HealthDay News — At least two caregivers should be present during home childbirth, including one who is formally trained to conduct full infant resuscitation and newborn evaluation, according to a new policy statement from the American Academy of Pediatrics (AAP).
“Regardless of the circumstances of his or her birth, including location, every newborn infant deserves health care that adheres to the standards highlighted in this statement,” Kristi L. Watterberg, MD, and colleagues from the AAP Committee on Fetus and Newborn wrote in the statement, published online in Pediatrics.
Fewer than 1% of U.S. births are home births, according to background information in the recommendations, but the number of home births has been increasing among non-Hispanic white women.
At the same time, current obstacles to home births are “pervasive and systemic,” according to the AAP. The organization cited “wide variations in state laws and regulations, a lack of appropriately trained and willing providers and a lack of supporting systems to ensure the availability of specialty consultation and timely transport to a hospital.”
These factors contribute to the two- to three-fold increase in neonatal mortality observed among home births compared with hospital births. To address theses gaps in care, the new guidelines summarize requirements for assessment, resuscitation and care of newborn infants born at home in efforts to help pediatricians provide support for women who choose this option.
The best candidates for home birth should possess the following criteria:
- Absence of preexisting maternal disease or significant disease during the pregnancy
- Singleton fetus born 37 to less than 41 weeks of pregnancy
- Cephalic presentation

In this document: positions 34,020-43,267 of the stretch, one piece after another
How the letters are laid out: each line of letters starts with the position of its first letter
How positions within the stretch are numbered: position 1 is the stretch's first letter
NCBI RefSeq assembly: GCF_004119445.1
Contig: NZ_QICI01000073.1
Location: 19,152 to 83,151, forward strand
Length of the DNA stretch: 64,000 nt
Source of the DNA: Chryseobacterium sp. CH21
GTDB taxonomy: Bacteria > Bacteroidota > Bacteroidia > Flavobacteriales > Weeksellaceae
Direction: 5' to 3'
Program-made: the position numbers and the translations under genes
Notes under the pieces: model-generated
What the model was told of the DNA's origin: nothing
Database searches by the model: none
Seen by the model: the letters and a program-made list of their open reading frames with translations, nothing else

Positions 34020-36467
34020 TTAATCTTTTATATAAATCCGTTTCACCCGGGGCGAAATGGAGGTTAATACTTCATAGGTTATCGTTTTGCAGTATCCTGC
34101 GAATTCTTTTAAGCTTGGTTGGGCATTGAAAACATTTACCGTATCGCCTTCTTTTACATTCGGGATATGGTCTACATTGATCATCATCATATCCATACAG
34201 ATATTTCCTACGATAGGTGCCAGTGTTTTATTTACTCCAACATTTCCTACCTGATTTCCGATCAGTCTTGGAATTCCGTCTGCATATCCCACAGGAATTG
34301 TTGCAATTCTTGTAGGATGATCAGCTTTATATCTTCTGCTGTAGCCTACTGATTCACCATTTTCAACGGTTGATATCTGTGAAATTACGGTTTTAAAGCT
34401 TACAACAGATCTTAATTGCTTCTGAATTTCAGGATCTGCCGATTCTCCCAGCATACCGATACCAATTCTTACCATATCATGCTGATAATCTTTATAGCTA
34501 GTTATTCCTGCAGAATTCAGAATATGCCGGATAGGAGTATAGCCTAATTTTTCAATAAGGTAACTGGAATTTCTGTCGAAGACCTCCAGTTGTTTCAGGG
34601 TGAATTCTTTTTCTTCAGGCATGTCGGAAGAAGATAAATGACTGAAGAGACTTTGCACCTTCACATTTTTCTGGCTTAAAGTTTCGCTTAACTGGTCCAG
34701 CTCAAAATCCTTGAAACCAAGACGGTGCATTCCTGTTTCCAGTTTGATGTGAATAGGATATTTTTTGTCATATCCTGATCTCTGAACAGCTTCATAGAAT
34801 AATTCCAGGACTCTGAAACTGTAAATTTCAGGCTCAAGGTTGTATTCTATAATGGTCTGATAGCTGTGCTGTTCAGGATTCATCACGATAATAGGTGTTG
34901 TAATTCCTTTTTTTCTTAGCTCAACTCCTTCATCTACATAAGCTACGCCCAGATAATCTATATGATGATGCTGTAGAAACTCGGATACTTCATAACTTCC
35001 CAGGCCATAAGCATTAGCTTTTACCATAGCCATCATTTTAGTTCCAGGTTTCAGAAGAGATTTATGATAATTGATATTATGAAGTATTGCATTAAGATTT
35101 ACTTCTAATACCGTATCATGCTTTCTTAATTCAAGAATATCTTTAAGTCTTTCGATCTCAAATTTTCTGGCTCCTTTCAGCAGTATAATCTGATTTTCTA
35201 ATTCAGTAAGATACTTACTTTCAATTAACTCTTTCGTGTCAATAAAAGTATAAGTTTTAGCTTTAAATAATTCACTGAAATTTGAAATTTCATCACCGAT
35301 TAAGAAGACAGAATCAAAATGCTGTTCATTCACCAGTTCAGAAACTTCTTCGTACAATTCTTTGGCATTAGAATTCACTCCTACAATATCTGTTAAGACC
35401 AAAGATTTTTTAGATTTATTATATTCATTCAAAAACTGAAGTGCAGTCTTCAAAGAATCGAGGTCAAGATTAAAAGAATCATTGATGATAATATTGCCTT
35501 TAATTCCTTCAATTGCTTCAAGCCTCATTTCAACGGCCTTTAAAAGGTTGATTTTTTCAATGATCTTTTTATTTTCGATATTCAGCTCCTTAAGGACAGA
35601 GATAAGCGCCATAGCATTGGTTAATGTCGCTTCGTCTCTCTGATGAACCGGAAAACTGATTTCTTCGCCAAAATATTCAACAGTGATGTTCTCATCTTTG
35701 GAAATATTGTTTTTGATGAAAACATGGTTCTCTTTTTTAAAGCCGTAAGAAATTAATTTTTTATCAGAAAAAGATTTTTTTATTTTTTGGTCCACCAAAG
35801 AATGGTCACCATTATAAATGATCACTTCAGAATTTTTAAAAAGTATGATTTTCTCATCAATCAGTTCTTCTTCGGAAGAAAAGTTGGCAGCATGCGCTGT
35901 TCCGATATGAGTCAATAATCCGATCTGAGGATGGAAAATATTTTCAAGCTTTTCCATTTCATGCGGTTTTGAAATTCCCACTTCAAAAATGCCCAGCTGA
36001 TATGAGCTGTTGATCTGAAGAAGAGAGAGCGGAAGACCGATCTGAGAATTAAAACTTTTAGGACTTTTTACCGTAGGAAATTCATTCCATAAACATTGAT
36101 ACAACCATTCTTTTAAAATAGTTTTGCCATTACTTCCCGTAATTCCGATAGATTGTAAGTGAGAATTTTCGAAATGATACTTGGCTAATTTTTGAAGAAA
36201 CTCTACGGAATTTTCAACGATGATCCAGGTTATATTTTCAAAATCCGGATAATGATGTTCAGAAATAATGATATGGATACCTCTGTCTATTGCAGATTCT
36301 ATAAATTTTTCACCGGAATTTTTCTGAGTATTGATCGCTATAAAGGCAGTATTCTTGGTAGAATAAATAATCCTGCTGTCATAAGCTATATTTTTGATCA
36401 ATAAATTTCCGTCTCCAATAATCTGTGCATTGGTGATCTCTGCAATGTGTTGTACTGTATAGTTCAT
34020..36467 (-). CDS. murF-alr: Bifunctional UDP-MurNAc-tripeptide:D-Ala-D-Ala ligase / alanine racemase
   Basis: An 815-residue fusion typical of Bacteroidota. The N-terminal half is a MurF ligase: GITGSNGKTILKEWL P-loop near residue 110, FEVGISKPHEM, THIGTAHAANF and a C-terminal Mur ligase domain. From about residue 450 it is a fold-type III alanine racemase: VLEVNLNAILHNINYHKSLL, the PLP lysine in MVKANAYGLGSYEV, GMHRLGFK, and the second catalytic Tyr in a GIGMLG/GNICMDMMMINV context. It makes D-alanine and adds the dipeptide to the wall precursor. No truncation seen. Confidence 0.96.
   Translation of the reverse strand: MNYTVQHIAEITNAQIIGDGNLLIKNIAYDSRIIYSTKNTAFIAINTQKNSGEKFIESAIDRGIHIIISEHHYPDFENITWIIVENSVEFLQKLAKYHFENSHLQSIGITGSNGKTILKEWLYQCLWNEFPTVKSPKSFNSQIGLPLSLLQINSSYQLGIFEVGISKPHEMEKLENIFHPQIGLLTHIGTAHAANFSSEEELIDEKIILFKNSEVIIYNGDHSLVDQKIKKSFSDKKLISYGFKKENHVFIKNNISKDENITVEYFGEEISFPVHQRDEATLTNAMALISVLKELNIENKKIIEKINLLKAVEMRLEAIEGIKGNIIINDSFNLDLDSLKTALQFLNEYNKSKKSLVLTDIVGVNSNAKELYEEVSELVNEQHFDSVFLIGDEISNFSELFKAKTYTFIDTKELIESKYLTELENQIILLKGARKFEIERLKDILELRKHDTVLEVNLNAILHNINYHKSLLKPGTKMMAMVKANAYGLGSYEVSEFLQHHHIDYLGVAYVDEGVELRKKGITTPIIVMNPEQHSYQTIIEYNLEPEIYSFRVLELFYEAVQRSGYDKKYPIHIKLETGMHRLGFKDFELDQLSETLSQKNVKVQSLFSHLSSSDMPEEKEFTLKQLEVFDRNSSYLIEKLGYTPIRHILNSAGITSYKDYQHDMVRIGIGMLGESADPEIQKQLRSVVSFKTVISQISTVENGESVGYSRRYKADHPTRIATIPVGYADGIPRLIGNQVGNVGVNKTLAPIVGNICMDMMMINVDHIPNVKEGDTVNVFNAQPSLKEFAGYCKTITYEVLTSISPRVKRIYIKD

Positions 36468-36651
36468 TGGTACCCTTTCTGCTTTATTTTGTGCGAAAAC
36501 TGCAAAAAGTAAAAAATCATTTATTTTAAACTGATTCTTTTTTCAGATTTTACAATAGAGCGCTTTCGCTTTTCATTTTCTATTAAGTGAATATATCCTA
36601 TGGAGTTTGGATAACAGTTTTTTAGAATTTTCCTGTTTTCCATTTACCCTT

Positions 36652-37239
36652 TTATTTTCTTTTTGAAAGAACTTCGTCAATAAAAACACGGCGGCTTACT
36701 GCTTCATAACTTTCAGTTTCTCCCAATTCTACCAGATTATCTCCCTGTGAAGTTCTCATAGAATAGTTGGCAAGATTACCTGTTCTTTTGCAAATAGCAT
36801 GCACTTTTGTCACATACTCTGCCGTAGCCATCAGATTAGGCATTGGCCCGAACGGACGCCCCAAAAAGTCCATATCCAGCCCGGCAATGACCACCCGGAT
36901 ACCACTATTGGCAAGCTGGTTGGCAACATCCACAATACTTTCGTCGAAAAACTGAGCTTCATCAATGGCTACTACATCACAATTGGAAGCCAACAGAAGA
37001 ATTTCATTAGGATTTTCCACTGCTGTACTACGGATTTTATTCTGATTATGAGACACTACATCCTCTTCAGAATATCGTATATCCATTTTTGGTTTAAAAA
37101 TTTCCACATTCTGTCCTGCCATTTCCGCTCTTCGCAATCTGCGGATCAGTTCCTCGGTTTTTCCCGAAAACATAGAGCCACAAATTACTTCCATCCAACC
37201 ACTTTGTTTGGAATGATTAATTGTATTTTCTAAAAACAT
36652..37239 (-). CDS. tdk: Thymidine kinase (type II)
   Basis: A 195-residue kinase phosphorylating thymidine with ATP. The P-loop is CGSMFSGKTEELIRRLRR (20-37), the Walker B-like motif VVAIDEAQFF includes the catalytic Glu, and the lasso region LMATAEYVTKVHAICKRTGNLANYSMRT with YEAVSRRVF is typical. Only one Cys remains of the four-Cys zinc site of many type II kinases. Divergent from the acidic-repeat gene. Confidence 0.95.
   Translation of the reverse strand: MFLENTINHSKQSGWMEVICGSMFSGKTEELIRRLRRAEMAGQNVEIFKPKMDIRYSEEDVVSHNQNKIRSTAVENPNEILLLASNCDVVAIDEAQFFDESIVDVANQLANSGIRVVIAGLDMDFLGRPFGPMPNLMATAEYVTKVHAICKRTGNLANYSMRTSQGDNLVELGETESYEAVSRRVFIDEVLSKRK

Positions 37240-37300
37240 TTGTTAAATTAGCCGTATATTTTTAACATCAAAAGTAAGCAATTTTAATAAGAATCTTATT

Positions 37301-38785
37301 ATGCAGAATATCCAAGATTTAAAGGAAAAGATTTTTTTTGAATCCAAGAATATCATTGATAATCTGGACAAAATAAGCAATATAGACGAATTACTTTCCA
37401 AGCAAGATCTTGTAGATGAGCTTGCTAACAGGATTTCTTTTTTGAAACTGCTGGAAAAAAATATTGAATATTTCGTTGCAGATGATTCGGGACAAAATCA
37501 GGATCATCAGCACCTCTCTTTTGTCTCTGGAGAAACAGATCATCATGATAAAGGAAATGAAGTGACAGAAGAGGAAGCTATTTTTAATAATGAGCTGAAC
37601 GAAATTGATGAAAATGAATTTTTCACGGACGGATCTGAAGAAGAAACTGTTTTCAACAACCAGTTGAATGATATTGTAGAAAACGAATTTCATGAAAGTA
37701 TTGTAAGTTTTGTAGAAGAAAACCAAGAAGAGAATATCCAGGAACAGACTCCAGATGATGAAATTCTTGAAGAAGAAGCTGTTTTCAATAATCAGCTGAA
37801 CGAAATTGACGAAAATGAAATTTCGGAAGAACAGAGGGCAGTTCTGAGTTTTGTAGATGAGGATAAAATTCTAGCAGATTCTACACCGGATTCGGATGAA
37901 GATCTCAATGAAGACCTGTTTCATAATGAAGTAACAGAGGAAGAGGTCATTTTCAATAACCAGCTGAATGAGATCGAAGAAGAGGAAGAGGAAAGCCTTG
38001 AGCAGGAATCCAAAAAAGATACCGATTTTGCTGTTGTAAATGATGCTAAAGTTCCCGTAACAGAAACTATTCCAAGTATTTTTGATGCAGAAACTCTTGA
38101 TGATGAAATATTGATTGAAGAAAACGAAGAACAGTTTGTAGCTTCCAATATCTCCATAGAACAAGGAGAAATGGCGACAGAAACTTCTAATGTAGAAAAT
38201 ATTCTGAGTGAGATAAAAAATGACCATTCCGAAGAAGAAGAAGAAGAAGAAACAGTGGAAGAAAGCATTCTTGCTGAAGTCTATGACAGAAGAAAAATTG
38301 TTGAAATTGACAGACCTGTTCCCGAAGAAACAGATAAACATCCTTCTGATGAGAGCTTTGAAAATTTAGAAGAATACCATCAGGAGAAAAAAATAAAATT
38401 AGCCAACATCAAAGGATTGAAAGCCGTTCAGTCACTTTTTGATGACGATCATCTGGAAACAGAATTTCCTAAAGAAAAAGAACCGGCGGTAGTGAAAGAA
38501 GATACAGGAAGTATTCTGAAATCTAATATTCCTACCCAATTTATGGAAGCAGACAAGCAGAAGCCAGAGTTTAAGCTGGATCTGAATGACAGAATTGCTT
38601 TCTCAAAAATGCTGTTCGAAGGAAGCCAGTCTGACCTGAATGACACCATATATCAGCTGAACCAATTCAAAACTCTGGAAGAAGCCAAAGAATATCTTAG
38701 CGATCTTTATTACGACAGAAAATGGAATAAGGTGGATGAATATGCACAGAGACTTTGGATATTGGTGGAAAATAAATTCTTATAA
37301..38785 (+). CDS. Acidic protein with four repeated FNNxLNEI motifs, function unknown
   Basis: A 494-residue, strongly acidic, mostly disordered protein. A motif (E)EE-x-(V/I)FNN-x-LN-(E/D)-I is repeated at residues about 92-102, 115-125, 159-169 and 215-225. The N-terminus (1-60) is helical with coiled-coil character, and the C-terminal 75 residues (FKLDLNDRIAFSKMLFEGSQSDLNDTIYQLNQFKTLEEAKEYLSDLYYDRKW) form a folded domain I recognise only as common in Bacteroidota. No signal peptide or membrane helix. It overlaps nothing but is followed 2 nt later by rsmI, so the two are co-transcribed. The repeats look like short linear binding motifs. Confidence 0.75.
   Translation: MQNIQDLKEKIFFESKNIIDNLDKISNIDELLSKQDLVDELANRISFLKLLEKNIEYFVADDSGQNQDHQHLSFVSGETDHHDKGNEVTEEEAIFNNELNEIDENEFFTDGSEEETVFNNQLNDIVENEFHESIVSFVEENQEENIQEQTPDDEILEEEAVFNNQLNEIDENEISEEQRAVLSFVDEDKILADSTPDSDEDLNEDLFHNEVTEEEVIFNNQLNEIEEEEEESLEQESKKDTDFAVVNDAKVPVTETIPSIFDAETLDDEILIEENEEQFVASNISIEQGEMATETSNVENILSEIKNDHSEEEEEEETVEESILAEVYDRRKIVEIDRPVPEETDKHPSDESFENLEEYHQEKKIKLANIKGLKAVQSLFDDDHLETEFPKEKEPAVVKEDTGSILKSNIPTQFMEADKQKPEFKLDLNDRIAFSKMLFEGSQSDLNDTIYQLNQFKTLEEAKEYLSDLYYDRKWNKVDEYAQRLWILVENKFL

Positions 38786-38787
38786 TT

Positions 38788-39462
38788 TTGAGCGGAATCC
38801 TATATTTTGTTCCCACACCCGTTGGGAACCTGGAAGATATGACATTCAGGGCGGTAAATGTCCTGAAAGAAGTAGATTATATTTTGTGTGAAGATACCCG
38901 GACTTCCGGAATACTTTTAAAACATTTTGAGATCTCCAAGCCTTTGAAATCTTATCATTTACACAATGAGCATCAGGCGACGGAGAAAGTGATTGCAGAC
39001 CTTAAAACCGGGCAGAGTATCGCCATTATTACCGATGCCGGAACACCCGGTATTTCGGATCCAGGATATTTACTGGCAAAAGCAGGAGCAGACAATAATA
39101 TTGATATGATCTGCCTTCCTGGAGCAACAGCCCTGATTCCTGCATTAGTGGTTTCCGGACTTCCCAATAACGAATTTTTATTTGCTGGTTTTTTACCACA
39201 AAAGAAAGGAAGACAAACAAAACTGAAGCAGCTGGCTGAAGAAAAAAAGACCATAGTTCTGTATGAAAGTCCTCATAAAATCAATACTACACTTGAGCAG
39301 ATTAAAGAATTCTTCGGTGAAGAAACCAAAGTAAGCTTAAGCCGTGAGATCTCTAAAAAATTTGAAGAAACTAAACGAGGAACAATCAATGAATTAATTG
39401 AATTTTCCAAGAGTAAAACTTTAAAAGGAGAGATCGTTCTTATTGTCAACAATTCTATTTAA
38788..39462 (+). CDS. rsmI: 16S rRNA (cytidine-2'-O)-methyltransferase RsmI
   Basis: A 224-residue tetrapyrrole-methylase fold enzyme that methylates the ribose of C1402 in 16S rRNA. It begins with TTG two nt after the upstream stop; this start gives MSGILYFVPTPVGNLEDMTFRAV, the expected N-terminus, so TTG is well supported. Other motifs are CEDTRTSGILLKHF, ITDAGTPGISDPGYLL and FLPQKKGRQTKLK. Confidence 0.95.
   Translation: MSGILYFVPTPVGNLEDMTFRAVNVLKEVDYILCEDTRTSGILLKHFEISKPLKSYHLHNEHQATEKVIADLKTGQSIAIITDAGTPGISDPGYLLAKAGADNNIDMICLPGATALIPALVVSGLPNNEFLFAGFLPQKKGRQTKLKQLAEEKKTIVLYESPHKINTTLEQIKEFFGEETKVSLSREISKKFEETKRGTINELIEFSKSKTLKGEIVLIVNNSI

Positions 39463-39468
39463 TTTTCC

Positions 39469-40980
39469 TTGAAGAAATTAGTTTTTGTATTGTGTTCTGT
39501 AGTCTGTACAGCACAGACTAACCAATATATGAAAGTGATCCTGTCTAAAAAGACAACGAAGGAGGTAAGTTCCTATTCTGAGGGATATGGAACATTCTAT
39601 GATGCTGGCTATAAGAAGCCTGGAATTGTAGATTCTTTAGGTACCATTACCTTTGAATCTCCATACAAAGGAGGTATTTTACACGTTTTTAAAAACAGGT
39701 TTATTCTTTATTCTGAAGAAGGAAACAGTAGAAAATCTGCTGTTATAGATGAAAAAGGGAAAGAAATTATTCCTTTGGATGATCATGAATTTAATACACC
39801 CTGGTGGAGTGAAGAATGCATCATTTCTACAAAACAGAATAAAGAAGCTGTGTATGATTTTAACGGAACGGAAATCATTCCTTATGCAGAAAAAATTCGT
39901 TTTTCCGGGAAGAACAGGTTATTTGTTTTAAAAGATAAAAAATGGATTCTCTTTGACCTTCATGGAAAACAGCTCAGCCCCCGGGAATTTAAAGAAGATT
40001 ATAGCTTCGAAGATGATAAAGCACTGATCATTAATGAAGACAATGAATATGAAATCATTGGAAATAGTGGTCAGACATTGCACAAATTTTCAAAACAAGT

- Labor that is spontaneous or induced as an outpatient
- A mother who has not been referred from another hospital
The document also outlines several logistical systems necessary for planned home births. These include the presence of a certified nurse midwife, certified midwife, or physician, and a second appropriately trained individual to focus on the newborn; ready access to consultation; and a preexisting arrangement for safe and timely transport to a nearby hospital in case of emergency.
Care of the newborn should adhere to standards of practice and should include transitional care in the first four to eight hours after birth; monitoring for group B streptococcal disease; glucose screening; eye prophylaxis; vitamin K administration; hepatitis B vaccination; assessment of breastfeeding; and hyperbilirubinemia, universal newborn, and hearing screenings. In addition, follow-up screening care should be provided within 24 to 48 hours of birth.
“The AAP concurs with the recent position statement of the American College of Obstetricians and Gynecologists, affirming that hospitals and birthing centers are the safest settings for birth in the United States, while respecting the right of women to make a medically informed decision about delivery,” the authors concluded.